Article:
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Chelsea's Didier Drogba, centre, celebrates after scoring against Bolton during their English Premier League soccer match at The Reebok Stadium, Bolton, England, Monday Jan. 24, 2011. (AP Photo/Jon Super) (JON SUPER)
Chelsea's Didier Drogba, centre, celebrates after scoring against Bolton during their English Premier League soccer match at The Reebok Stadium, Bolton, England, Monday Jan. 24, 2011. (AP Photo/Jon Super) (JON SUPER)

Impact's designated player search so far centres on aging stars Add to ...

While Major League Soccer is encouraging clubs to sign young stars from around the world, so far the expansion Montreal Impact's search for a designated player seems to be focused on big names with their best years behind them.

Alessandro Del Piero, 37, and David Trezeguet, 34, are past and present Juventus legends who Impact president Joey Saputo says were contacted.

There was also reports they had an eye on former Chelsea striker Nicolas Anelka, 32, who opted for Shanghai Shenhua in China at a reported $7-million per season. Or current Chelsea forward Didier Drogba, 33, who is on the market. And 34-year-old Juventus forward Luca Toni.

But Saputo says he wants more than just a recognizable name with a World Cup resume.

“It has to be the right player,” Saputo said this week. “He has to be a leader on and off the field, not one who comes here to end his career, to play for a year or two and then leave.

“He has to do more than play on the field and sell jerseys.”

MLS allows clubs to sign up to three designated players, who earn more than the league limit for an individual but who have only the maximum of US$335,000 charged to the team's salary cap.

It is known as the Beckham Rule in honour of the British superstar who signed in 2007 with the Los Angeles Galaxy for more than $6-million per season. Now, nearly every team in the league has at least one DP, including 34-year-olds Thierry Henry with the New York Red Bulls and Torsten Frings with Toronto FC.

The Impact would like to catch a similar star, although they have come up short so far and time is running out on the January transfer window for European league players. If they don't get one this month, they likely won't be able to sign one before the summer.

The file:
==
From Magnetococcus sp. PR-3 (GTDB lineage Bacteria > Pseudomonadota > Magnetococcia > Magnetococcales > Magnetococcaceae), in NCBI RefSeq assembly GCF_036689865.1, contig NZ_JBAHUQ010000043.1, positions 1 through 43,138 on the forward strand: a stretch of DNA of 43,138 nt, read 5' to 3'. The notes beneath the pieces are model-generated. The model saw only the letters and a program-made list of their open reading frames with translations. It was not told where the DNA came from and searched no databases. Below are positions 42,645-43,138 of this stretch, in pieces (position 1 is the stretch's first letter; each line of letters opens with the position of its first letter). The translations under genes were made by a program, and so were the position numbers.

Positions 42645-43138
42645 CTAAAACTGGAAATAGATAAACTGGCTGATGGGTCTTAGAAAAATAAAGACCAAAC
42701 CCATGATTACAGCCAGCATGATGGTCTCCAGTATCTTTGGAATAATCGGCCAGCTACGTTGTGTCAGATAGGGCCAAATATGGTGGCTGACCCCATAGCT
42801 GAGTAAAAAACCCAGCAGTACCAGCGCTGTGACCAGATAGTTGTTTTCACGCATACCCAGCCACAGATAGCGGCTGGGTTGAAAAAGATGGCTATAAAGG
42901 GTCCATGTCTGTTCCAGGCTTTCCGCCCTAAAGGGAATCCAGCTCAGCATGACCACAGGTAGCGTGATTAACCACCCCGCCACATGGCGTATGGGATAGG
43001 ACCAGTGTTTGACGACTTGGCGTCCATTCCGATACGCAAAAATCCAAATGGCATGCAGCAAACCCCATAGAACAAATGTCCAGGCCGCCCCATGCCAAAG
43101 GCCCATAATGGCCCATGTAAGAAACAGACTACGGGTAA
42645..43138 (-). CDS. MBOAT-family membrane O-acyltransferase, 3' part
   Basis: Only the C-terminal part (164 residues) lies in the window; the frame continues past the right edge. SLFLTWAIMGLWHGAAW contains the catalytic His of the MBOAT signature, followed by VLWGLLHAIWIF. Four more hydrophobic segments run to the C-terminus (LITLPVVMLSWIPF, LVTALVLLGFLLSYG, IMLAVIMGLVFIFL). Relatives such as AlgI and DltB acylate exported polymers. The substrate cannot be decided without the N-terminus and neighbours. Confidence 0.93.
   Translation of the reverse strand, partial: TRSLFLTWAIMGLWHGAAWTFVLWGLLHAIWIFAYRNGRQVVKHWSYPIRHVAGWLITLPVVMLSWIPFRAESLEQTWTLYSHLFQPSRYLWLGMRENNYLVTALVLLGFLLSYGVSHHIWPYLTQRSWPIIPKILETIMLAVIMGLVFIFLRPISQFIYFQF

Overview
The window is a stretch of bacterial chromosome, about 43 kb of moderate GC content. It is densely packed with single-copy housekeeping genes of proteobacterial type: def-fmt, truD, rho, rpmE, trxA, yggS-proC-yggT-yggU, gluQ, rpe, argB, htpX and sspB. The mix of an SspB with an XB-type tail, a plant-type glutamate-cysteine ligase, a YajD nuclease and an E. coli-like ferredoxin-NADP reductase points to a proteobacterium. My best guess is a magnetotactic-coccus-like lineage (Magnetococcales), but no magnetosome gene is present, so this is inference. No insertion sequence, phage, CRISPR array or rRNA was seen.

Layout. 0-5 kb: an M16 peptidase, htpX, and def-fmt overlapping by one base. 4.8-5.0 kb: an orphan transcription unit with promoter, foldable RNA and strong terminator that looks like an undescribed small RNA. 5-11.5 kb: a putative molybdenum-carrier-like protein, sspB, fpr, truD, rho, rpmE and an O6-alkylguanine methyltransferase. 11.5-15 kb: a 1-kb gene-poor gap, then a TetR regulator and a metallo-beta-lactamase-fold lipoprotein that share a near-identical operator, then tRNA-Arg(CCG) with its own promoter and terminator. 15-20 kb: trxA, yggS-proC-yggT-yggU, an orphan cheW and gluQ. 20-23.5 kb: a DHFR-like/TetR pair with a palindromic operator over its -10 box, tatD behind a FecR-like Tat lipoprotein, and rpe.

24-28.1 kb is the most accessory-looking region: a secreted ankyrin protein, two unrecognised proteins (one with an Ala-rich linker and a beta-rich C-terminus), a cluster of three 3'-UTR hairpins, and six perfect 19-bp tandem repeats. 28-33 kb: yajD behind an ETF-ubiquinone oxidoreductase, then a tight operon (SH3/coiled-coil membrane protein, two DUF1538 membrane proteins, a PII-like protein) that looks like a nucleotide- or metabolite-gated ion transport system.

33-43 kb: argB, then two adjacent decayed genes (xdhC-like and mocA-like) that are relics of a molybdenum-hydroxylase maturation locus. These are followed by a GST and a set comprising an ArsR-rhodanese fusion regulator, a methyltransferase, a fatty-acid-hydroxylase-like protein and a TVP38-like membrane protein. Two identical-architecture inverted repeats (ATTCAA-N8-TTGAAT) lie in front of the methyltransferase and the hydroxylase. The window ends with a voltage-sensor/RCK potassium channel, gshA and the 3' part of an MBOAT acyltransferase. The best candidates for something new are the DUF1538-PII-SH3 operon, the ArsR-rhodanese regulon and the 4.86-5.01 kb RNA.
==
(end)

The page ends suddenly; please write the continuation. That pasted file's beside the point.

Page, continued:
But while MLS likes the attention and ticket-selling power older stars bring, they are also urging teams to go after younger talent who will be in the league for the long term.

This year, the DP rule was changed so that players under 23 count for only $200,000 against the cap, while players under 20 have a $150,000 cap hit, regardless of how much they are paid.

The league touts FC Dallas' signing of 19-year-old Colombian Fabian Castillo as a prime example. Last month, the Portland Timbers inked another 19-year-old from Colombia, Jose Adolfo Valencia.

Saputo did not say if any similar players were on Montreal's radar.

“I know MLS is not keen on having a lot of 38- and 39-year-old players coming into the league,” he said. “They'd like European players who are a bit younger.”

Still, they went after Del Piero, who Saputo said “can help a team not only on the field.”

Del Piero, who has vowed to play until he is 40, visited Montreal, and the Impact went to see him in Italy, but the player's agent finally told them he was only interested in MLS if he played in New York or Los Angeles.

Trezeguet, a member of France's 1998 World Cup champion squad, signed with a club in Abu Dhabi, where he lasted only three months before reaching agreement to leave. Then he apparently took a substantial pay cut to sign with River Plate in Argentina, where he grew up.

“There are a number of players out there who are looking at North America,” said Saputo. “But you don't want to make the mistake of just going after a name player.

“If he doesn't do what he's supposed to do, then you're criticized: ‘Why did you go after that player.’ You need to be patient.”

Saputo said season ticket sales have been slower than expected, although they still hope to reach at least the bottom end of their target range of between 13,000 and 15,000.

But he said there has been “tremendous demand” for single game tickets, especially for the home opener March 17 against the Chicago Fire and other early season matches at Olympic Stadium. Montreal will play its first five games at the 55,000-seat Big 0 while the outdoor Saputo Stadium is enlarged to 20,000 seats.

Signing an international star of any age would likely help that.

But not all DPs work out. In July, the Vancouver Whitecaps signed Gambian striker Mustapha Jarju, only to buy him out at the end of the season. They have since signed South Korean international Lee Young-Pyo to go with their first DP, 30-year-old Frenchman Eric Hassli, who worked out well.

Toronto also has Canadian midfielder Julian De Guzman and Dutch forward Danny Koevermans as DPs.

Patrick Leduc, a former Impact defender who now writes on soccer for Montreal La Presse, said it can't be easy to find just the right DP.

“It's a choice you make between the marketing aspect and how much attention it will draw to your team and bringing in a superstar that's maybe not going to bring much on the field,” said Leduc.

Leduc said building a winning team is more important to bring in fans than signing a star, even if the DP would certainly help the team attract sponsors.

He said there would certainly be a “wow” factor in the locker-room if a big name signed, but “especially if the attitude's no good, then there's resentment, jealousy, envy. And you ask what the guy is bringing to the team.”

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